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Pierre Filloeul

(1696 Abbeville – after 1754 Paris)

Dame prenant son thé. Etching and engraving after Jean-Baptiste Siméon Chardin. 27.4 x 31.2 cm. Bocher 13, Inventaire du Fonds Français 127 II (of III).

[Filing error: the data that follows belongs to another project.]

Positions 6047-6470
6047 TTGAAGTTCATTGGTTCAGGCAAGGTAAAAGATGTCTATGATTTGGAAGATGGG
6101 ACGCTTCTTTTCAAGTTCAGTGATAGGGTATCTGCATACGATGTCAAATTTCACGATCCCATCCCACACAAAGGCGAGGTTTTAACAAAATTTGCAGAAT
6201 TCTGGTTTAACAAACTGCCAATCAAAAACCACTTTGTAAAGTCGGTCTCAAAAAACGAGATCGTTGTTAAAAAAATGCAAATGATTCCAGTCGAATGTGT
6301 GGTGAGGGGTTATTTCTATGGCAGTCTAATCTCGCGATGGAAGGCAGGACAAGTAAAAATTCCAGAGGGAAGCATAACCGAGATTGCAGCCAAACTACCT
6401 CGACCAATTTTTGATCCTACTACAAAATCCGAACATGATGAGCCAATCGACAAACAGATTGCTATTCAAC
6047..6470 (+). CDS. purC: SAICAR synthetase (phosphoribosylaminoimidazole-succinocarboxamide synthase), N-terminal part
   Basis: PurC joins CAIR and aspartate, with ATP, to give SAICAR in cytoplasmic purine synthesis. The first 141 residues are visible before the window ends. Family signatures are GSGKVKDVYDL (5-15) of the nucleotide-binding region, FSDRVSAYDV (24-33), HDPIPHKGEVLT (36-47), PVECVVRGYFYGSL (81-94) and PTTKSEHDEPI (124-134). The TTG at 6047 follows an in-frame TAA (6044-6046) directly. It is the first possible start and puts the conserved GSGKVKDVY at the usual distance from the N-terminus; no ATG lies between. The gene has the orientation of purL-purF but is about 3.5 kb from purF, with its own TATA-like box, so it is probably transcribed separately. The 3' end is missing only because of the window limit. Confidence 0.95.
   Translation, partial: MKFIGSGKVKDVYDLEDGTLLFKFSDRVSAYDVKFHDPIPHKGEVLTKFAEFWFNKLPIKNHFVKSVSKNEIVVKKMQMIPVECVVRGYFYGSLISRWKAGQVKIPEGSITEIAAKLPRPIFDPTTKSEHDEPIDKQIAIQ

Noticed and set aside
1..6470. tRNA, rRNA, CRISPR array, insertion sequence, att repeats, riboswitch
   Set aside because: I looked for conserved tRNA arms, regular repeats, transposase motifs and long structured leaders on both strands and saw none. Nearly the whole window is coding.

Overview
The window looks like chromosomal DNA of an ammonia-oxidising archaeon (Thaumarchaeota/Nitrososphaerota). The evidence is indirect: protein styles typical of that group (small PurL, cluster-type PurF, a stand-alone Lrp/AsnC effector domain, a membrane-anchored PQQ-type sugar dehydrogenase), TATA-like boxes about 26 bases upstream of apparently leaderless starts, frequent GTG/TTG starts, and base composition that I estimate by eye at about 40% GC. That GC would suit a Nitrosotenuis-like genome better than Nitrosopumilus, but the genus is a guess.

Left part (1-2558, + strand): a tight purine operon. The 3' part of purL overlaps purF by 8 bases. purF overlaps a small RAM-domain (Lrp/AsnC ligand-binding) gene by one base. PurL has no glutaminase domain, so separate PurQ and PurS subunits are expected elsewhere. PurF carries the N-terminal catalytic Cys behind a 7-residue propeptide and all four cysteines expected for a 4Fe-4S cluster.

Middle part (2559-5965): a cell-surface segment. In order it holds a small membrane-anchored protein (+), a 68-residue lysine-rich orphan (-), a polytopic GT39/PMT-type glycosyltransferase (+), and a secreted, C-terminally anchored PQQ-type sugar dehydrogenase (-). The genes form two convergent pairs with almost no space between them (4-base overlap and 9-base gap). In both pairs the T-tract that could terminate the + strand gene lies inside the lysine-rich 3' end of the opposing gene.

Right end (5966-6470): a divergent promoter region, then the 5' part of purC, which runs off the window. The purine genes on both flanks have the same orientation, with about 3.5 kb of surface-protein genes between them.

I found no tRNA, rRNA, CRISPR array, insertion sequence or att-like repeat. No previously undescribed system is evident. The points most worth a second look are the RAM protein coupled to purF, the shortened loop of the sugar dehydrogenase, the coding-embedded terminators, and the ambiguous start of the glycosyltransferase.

A young woman, lost in thought, is sat gazing at her fine porcelain teacup. Steam rises from both the cup and the teapot, forming cloudy wisps that blur the pensive protagonist’s field of vision – a vanitas motif similar to the young man’s fragile house of cards in Le Chateau du cartes, Chardin’s companion piece to this painting. Filloeul re-engraved both paintings in an identical format, supplementing them with captions whose interpretations operate at a level that extends beyond the bourgeois morality inherent in the paintings. The motif of the present sheet, for example, is placed in the context of a gallant scene. Such interpretative signatures – also known as rimes pauvrettes – were common, the aim being to interest a wider audience in the prints. While this practice was criticised by a connoisseur like Mariette, it also testifies to the communicative potential of printmaking as compared to painting. On the other hand, the highly refined reproduction of the image – the print is quite rare – matches the clarity of Chardin’s painting with its calm, almost meditative atmosphere. The work was exhibited at the Salon of 1739. Pierre Filloeul, was first taught by his father, Gilbert Filloeul, and then continued his training in the studio of Jacques-Philippe Lebas. His printed oeuvre comprises some 150 sheets, including a large number of works after Jean-Baptiste Pater, Christophe Huet and Antoine Watteau as well as four prints after compositions by Jean-Baptiste Siméon Chardin. A very fine, clear impression with full margins around the very distinct platemark, before the change of address. Minor ageing, otherwise in immaculate, pristine condition.

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